I’ve finally gotten around to playing XCOM 2, and while I was having a fantastic time in my initial playthrough, it eventually became apparent that I’d been developing my team of soldiers incorrectly and that I would have to start over again if I wanted any chance of saving the world. Unfortunately, I was already about 25 hours into the playthrough, and the idea of starting over and losing all of my progress was disheartening to the point that I almost set aside a game that I was really enjoying.
My solution? Get more involved in the character customization.
Like many games, XCOM 2 allows the player to change just about everything about the playable characters. Physical traits, outfits, voice-sets, even nationalities and nicknames are free for customization. I took my time crafting each member of my team (this took a while, since my entire roster soon had more than 20 members!) and I soon found myself having even more fun than I had in my first playthrough.
This got me thinking about the concept of character customization in general. Why do so many games allow it? What purpose does it serve in the player’s experience?
Of course, not all games allow character customization. Many of the most popular franchises have characters whose likeness is a significant part of the branding. Games with in-depth storylines also tend to avoid character customization. The reason for this is that a character’s appearance and personality is often integral to the game’s setting and plot. If the character were a blank slate, the story would suffer.
However, character customization allows the player to put their own creative stamp on the story from the very beginning. In many ways, the experience is similar to reading a novel. When I write a novel, my goal is to have a collaborative experience with the reader. As I see it, my job is to provide just enough plot and specific details for the reader to then fill in the gaps with their own imagination. A customized character in a video game does something similar. By encouraging the player to participate in the creative process, the developer is sacrificing a little control in order to give the player a sense of ownership in their experience.
Of course, many games engage the player in creative ways other than just character customization. Branching story paths, dialogue options, and open-world gameplay can all help the player to take an active role in the story playing out before them. But by giving the opportunity to customize the character that goes on this adventure, the developers are offering a form of immersion that goes beyond just playing the game. At this level, the only way to get more involved in the creative experience is to sit down with some friends and do a pen-and-paper roleplay or write your own story.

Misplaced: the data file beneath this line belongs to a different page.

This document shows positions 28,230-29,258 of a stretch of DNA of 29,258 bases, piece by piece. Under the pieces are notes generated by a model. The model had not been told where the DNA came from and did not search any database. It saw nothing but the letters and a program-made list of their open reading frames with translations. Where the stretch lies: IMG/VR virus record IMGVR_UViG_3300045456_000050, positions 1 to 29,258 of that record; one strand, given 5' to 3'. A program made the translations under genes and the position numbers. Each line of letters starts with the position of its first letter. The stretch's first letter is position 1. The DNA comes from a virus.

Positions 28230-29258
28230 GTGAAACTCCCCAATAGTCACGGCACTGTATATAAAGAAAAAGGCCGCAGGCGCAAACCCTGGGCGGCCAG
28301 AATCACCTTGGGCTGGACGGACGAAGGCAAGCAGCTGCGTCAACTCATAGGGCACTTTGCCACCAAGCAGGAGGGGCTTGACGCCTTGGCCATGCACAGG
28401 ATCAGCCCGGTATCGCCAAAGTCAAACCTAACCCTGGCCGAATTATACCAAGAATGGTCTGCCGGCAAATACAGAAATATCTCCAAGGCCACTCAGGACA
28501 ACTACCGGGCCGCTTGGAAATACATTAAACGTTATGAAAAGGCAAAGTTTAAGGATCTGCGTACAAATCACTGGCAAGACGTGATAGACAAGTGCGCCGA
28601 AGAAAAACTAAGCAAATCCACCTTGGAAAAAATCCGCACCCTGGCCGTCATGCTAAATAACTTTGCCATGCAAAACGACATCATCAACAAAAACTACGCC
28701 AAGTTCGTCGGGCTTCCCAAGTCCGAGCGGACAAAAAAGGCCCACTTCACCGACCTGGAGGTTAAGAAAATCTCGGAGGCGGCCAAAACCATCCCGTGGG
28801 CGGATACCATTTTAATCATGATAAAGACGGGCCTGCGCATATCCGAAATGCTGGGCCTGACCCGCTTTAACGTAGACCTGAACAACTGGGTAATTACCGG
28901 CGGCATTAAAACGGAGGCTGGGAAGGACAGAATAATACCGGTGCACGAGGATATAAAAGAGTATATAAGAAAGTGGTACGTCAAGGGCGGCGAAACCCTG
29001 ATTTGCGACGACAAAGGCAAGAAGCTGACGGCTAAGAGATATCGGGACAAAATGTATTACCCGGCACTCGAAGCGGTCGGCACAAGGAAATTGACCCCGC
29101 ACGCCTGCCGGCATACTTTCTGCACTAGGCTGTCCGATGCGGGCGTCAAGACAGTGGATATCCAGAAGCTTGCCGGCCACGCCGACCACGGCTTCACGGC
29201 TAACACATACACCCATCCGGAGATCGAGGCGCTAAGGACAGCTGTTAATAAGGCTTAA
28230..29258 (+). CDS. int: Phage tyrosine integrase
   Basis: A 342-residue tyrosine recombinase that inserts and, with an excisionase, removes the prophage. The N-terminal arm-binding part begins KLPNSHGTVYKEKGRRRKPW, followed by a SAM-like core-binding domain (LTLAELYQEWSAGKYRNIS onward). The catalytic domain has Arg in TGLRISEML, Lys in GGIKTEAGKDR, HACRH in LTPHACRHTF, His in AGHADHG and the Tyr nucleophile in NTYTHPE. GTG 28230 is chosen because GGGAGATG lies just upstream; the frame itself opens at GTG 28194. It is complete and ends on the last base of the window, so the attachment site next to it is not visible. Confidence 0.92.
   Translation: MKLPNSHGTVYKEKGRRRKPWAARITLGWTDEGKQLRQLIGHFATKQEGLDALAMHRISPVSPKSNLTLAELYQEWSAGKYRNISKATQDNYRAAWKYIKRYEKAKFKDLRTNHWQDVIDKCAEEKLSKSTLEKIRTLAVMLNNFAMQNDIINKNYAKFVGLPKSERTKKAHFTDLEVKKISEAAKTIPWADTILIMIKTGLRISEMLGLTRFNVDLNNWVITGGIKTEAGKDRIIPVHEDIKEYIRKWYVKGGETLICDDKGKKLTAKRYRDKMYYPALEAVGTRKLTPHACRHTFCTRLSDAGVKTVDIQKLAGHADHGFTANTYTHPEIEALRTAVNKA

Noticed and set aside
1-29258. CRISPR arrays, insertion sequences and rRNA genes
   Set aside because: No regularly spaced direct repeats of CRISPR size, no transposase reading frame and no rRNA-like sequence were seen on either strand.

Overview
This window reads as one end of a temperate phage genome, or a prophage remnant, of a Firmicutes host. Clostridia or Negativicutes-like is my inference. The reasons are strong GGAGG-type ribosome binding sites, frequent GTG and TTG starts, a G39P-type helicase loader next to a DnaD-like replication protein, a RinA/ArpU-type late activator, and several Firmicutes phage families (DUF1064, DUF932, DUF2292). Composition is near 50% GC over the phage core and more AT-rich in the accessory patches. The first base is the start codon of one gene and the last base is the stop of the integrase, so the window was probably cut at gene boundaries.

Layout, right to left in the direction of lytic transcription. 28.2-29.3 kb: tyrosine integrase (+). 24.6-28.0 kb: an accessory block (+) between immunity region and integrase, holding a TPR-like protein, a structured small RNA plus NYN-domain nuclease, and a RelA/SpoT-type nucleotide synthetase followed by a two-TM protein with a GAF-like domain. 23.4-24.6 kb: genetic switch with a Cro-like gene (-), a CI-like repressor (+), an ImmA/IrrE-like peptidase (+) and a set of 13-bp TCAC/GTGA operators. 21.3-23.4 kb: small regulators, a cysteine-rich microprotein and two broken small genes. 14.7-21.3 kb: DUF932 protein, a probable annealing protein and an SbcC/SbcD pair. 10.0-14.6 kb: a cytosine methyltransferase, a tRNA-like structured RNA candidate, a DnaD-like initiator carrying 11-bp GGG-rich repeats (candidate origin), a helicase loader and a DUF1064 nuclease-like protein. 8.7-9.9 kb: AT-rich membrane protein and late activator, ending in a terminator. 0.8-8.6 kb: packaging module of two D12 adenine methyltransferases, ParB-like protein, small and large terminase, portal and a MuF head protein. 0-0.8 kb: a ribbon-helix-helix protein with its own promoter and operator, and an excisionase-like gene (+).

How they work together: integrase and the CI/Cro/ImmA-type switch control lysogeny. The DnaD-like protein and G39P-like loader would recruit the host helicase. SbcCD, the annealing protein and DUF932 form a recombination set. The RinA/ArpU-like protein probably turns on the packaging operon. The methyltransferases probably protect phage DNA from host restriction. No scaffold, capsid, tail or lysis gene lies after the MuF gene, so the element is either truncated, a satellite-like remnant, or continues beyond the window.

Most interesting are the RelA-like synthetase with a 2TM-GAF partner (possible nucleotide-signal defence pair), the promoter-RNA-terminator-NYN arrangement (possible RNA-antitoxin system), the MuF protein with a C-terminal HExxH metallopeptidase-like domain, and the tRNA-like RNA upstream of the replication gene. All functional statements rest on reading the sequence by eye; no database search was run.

However well-intentioned, character customization doesn’t always work the way the developer may have intended, and there are definitely some games that struggle to effectively implement it. For example, In Fallout 3, you’re allowed to create a character who looks about 70 years old, despite the fact that the story clearly shows that your character is in their early twenties. Another example is Dragon Age Origins, which allows you to craft a fairly detailed protagonist with a choice of six unique background prologues. However, in the actual game, the majority of dialogue interactions sound more appropriate for the generic human noble, even if you chose to be a former elvish slave or a casteless dwarf.
One of the more bizarre examples of character customization is from a game called White Knight Chronicles. This game is a fairly standard JRPG with all of the familiar tropes and mechanics with just one strange exception. At the beginning of the game, the player is prompted to create their own character, but because the game is full of voice-acted cutscenes and interactions, this character ends up standing around in the background silently emoting like an extra on a movie set trying to photobomb the rest of the cast as they progress through the game’s extended storyline.
Despite the shortcomings of some games’ attempts at character customization, I hope that developers will continue to provide this opportunity for gamers to express themselves creatively. Whether it’s a novel that millions of people will read or a customized character that is just for the player’s benefit, the act of creating is good for a healthy imagination and a happy soul.
A big shout-out to the fantastic members of my Readers Community:
Randall Hodgson, Mandy Vincelette, Matthew Paxman, Yoshiyuki Nishikawa, Wil Sisney, Jarred Walton, Joel Stanger, and Kelly Wilbur.
If you’d like to learn more about my Readers Community, check out the following link: